Characterizing inflammatory breast cancer among Arab Americans in the California, Detroit and New Jersey Surveillance, Epidemiology and End Results (SEER) registries (1988–2008)
1 Department of Epidemiology, University of Michigan School of Public Health, Ann Arbor, MI, 48109, USA
2 Center for Global Health, University of Michigan, Ann Arbor, MI, 48104, USA
3 Department of Epidemiology, University of Nebraska Medical Center, Omaha, NE, 68198-4395, USA
4 Department of Biostatistics, University of Michigan School of Public Health, Ann Arbor, MI, 48109, USA
5 Department of Oncology, Wayne State University School of Medicine, Detroit, MI, USA
6 Department of Health and Human Services, Center for Global Health, National Cancer Institute, National Institutes of Health, Bethesda, MD, 20892, USA
7 Dept. of Epidemiology, University of Texas M.D. Anderson Cancer Center, Houston, Texas, USA
8 Department of Radiation Oncology, Cancer Institute of New Jersey - Robert Wood Johnson Medical School, New Brunswick, NJ, 08901, USA
9 Department of Internal Medicine, University of Michigan Medical School, Ann Arbor, MI, 48109, USA
10 Department of Family Medicine and Public Health Sciences, Wayne State University School of Medicine, Detroit, MI, USA
SpringerPlus 2013, 2:3 doi:10.1186/2193-1801-2-3Published: 7 January 2013
Inflammatory breast cancer (IBC) is characterized by an apparent geographical distribution in incidence, being more common in North Africa than other parts of the world. Despite the rapid growth of immigrants to the United States from Arab nations, little is known about disease patterns among Arab Americans because a racial category is rarely considered for this group. The aim of this study was to advance our understanding of the burden of IBC in Arab ethnic populations by describing the proportion of IBC among different racial groups, including Arab Americans from the Detroit, New Jersey and California Surveillance, Epidemiology and End Results (SEER) registries.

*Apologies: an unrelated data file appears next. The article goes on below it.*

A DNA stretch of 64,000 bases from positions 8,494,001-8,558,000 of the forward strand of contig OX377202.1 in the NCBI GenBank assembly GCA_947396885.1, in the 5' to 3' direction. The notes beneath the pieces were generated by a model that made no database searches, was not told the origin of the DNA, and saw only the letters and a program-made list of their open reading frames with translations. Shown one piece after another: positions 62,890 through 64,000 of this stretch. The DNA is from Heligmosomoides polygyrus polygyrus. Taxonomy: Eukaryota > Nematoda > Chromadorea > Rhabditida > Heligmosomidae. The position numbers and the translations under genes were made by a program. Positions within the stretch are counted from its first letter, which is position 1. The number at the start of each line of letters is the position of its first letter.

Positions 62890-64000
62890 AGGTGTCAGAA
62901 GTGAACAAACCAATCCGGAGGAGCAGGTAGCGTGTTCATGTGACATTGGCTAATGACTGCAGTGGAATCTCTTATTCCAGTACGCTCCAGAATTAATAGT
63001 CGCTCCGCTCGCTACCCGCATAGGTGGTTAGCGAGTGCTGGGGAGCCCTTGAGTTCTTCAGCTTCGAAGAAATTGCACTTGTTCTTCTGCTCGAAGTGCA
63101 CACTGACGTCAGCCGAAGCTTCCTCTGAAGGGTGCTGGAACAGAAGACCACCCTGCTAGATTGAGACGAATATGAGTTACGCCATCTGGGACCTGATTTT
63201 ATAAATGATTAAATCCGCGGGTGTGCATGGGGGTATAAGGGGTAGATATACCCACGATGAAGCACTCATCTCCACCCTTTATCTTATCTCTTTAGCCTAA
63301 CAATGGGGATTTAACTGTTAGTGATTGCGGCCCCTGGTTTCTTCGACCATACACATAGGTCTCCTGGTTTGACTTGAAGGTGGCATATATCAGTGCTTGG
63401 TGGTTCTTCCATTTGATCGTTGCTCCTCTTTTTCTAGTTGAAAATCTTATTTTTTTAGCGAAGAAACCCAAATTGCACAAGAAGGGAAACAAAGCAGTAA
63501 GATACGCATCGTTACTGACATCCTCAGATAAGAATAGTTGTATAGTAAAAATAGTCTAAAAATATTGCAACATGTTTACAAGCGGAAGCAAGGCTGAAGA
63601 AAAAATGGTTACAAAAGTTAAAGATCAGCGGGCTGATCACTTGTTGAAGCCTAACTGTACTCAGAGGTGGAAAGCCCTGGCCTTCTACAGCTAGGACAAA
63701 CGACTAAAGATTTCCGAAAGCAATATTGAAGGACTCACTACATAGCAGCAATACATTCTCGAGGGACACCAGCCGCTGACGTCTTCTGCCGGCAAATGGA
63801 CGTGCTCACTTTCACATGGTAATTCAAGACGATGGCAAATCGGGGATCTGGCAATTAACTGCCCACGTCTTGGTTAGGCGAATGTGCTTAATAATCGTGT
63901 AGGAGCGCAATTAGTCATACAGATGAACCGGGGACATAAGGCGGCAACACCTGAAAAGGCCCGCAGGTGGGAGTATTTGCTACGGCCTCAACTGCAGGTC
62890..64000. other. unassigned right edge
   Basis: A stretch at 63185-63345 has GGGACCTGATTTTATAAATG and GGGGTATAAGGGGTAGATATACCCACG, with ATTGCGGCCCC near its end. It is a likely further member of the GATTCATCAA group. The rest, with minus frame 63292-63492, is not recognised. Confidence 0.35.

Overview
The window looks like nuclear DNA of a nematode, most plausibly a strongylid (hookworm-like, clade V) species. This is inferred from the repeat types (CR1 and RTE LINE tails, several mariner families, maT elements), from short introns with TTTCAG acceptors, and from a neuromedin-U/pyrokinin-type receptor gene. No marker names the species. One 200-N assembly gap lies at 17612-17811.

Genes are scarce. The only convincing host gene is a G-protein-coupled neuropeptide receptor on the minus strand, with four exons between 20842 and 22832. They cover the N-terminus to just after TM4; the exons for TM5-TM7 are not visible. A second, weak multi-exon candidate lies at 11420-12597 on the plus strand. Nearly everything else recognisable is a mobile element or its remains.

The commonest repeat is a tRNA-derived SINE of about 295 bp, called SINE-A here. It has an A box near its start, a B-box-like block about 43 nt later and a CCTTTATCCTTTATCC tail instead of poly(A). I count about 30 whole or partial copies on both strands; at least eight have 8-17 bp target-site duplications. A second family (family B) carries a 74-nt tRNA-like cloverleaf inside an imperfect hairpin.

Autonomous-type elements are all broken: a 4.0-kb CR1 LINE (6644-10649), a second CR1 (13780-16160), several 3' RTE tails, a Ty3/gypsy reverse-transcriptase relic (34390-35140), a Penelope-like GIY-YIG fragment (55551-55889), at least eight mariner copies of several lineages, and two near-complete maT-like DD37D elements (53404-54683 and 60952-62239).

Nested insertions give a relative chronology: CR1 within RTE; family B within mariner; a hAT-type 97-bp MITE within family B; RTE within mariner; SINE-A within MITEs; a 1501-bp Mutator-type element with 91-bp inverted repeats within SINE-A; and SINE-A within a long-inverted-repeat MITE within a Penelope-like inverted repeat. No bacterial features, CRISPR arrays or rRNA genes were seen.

We utilized a validated Arab surname algorithm to identify women of Arab descent from the SEER registries. Differences in the proportion of IBC out of all breast cancer and IBC characteristics by race and menopausal status were evaluated using chi-square tests for categorical variables, t-tests and ANOVA tests for continuous variables, and log-rank tests for survival data. We modeled the association between race and IBC among all women with breast cancer using hierarchical logistic regression models, adjusting for individual and census tract-level variables.
Statistically significant differences in the proportion of IBC out of all breast cancers by race were evident. In a hierarchical model, adjusting for age, estrogen and progesterone receptor, human epidermal growth receptor 2, registry and census-tract level education, Arab-Americans (OR=1.5, 95% CI=1.2,1.9), Hispanics (OR=1.2, 95% CI=1.1,1.3), Non-Hispanic Blacks (OR=1.3, 95% CI=1.2, 1.4), and American Indians/Alaskans (OR=1.9, 95% CI=1.1, 3.4) had increased odds of IBC, while Asians (OR=0.6, 95% CI=0.6, 0.7) had decreased odds of IBC as compared to Non-Hispanic Whites.
IBC may be more common among certain minority groups, including Arab American women. Understanding the descriptive epidemiology of IBC by race may generate hypotheses about risk factors for this aggressive disease. Future research should focus on etiologic factors that may explain these differences.